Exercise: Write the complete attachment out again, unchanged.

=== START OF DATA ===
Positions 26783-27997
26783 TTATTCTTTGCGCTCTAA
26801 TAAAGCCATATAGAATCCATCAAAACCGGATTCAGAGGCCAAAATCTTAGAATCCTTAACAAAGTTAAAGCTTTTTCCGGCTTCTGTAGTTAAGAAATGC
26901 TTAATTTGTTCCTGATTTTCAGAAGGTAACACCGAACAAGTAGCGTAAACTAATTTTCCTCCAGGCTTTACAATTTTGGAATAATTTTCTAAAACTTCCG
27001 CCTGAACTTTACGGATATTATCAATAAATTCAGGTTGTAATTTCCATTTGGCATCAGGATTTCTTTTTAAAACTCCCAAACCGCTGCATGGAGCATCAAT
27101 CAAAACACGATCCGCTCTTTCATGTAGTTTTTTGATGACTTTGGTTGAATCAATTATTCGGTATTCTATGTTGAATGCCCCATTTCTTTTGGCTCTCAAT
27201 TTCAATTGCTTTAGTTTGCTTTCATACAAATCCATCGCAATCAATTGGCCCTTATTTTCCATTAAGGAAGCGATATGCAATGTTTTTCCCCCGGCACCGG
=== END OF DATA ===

Positions 26783-27997
26783 TTATTCTTTGCGCTCTAA
26801 TAAAGCCATATAGAATCCATCAAAACCGGATTCAGAGGCCAAAATCTTAGAATCCTTAACAAAGTTAAAGCTTTTTCCGGCTTCTGTAGTTAAGAAATGC
26901 TTAATTTGTTCCTGATTTTCAGAAGGTAACACCGAACAAGTAGCGTAAACTAATTTTCCTCCAGGCTTTACAATTTTGGAATAATTTTCTAAAACTTCCG
27001 CCTGAACTTTACGGATATTATCAATAAATTCAGGTTGTAATTTCCATTTGGCATCAGGATTTCTTTTTAAAACTCCCAAACCGCTGCATGGAGCATCAAT
27101 CAAAACACGATCCGCTCTTTCATGTAGTTTTTTGATGACTTTGGTTGAATCAATTATTCGGTATTCTATGTTGAATGCCCCATTTCTTTTGGCTCTCAAT
27201 TTCAATTGCTTTAGTTTGCTTTCATACAAATCCATCGCAATCAATTGGCCCTTATTTTCCATTAAGGAAGCGATATGCAATGTTTTTCCCCCGGCACCGG